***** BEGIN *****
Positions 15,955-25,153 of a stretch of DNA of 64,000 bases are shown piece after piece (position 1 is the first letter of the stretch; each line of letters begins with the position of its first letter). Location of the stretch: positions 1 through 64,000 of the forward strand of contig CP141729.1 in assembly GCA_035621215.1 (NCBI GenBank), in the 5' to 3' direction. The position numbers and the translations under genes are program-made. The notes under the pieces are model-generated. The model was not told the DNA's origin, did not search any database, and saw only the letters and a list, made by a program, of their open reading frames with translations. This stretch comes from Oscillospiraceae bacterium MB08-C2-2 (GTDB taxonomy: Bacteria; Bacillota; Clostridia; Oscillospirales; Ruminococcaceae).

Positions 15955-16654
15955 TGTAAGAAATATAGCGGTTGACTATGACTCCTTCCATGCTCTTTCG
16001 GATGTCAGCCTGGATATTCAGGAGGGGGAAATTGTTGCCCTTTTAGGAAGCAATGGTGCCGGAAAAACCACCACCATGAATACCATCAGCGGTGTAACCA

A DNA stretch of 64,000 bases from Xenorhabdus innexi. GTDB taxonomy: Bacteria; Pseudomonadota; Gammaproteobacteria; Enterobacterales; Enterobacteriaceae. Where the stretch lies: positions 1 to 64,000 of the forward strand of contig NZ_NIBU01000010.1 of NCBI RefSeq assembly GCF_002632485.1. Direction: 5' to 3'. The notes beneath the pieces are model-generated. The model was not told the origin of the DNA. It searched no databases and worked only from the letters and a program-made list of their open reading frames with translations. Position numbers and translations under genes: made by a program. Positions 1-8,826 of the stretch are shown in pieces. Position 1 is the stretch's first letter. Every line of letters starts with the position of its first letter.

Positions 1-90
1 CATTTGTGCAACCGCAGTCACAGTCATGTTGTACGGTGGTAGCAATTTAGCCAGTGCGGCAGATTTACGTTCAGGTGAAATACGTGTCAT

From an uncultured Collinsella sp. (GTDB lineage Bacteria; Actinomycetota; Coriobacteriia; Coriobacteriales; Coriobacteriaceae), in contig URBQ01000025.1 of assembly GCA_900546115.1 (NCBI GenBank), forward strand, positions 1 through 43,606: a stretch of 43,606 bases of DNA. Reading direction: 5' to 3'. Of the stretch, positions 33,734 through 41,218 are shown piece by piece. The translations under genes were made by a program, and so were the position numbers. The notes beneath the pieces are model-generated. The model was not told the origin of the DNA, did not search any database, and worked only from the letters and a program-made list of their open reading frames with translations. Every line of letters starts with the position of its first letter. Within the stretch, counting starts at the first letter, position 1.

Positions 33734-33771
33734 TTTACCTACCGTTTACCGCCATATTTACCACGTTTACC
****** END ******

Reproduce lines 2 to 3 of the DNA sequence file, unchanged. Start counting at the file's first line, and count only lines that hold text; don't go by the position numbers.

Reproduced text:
Positions 15955-16654
15955 TGTAAGAAATATAGCGGTTGACTATGACTCCTTCCATGCTCTTTCG